Teams rely on individuals working together with success in their minds. Working together in unison to flow, support and learn from one another. The thing that most people will not notice is the person that got them to work towards that goal, the coach.
The coach does a fair amount of work to keep the team together and working without discourse. The interesting thing within the QA discipline is that not only are there leads within that help others, that individuals are also helping coach others to improve. There are different documents and pages out there that say QA is there to help everyone improve.
If you look at coaches in the NHL, most of them have been former players, and they can create successful teams. Look at Craig Berube of the St. Louis Blues, he played over 1000 games in the ’90s and early 2000s with multiple teams and was able to see the different styles of coaching. He was able to take what he learned over those years and was ready to jump into coaching soon after retiring.
The great thing he was able to do was taking a hockey team that started the season with a losing record, fired the coach after 19 games and lead them to win the Stanley Cup. The best part of this was the odds of them winning the whole thing was 250-1. The world was watching a long sports movie with a great happy ending showing what a team can do when items click to overcome obstacles.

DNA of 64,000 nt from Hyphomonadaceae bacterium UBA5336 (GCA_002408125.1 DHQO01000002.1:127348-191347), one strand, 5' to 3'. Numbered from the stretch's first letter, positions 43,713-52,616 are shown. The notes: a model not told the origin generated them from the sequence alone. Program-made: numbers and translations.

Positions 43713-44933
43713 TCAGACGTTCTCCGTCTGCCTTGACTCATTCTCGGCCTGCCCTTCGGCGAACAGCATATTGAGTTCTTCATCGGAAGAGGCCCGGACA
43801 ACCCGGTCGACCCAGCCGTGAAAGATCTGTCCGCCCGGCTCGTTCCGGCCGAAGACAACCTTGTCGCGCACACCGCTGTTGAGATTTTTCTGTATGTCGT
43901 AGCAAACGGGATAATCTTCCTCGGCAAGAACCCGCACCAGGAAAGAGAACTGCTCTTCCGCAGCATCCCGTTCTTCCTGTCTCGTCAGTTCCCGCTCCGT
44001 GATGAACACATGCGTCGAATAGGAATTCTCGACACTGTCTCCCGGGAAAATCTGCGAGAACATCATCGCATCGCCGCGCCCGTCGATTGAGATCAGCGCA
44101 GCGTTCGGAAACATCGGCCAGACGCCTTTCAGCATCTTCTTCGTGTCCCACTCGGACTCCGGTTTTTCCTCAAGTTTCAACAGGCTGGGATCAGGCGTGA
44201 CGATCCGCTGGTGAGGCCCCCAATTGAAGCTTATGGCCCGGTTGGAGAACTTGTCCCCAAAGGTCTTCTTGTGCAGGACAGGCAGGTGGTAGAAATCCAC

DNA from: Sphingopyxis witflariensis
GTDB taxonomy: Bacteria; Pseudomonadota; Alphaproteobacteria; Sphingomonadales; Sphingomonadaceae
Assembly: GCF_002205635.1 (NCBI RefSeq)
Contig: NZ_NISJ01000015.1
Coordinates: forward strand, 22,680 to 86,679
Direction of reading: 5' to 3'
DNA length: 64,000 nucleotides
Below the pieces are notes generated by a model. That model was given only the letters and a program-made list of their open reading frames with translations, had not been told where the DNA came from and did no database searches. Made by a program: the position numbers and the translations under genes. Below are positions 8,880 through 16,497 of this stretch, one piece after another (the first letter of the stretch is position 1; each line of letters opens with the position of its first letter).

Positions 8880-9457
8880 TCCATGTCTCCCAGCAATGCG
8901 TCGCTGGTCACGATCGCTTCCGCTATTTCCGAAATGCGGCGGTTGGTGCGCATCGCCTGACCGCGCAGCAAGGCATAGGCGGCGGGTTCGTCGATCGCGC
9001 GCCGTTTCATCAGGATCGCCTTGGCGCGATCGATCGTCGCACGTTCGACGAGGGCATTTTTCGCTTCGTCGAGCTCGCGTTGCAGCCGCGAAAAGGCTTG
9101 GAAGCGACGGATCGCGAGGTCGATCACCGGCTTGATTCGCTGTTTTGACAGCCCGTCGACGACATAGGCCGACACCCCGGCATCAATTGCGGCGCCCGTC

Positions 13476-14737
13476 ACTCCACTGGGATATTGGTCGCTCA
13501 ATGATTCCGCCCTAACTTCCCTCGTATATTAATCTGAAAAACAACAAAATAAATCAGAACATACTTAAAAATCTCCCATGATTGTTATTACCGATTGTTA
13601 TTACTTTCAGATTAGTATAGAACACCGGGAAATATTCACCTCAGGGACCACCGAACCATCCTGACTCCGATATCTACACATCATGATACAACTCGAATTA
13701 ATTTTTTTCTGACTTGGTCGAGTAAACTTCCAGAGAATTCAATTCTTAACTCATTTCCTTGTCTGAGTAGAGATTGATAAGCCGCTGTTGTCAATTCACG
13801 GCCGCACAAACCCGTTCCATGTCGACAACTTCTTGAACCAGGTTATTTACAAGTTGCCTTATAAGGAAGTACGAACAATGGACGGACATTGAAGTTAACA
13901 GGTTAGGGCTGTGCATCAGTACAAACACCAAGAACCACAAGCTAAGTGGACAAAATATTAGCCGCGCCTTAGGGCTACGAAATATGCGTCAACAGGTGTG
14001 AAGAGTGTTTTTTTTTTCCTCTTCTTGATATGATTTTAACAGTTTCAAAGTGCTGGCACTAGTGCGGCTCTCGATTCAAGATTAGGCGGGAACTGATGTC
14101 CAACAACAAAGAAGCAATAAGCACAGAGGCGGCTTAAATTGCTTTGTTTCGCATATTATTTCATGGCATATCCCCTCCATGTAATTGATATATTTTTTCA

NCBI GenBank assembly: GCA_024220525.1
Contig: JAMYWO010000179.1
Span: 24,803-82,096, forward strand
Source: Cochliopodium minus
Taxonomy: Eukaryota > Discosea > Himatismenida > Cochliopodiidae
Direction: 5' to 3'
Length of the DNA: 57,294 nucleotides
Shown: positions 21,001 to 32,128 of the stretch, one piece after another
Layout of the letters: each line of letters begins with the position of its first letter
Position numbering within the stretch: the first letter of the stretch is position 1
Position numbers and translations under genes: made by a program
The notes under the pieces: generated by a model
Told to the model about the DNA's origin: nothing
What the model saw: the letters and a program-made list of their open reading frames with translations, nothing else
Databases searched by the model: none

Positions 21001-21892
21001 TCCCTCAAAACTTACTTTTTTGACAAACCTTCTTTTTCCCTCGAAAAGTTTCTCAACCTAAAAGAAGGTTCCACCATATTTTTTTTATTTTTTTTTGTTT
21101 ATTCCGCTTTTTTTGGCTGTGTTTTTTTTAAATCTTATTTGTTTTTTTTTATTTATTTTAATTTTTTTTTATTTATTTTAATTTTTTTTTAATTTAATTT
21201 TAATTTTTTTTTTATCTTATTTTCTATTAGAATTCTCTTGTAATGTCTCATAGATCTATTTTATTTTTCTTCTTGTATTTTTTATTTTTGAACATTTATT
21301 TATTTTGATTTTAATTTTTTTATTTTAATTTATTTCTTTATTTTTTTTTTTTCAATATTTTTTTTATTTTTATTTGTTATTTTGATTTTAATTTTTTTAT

Individuals have the same potential as a coach across an organization. They have the outside view of how everyone works and helps them improve the way they work. Craig Berube was not a prolific goal scorer or a defensive great. He had the one role that he was good at and helped the team on the ice. Yet with all that he learned over time, he was able to take a team and make them successful.
The tricky thing is there is a lot of information consumed. Reading books, going to classes, logging onto webinars are great tools to understand concepts and a coach could only direct them there. Unfortunately, they will learn that is the way to do it and will do it going forward. A good coach and leader have the team learn on their own by leading from behind. The key to having future coaches learn is to ask them questions that you know the answer. Let them figure it out. I experienced this over 25 years ago, and it has stuck with me. I am proud to say that I have had great success in creating great leaders over the years. Some have become senior managers for departments, a couple outside of QA, others have moved onto project and program leadership roles.
So the moral of the story is that anybody can be a successful coach when they learn from others and have a leadership style that has others determine what you want them to on their own.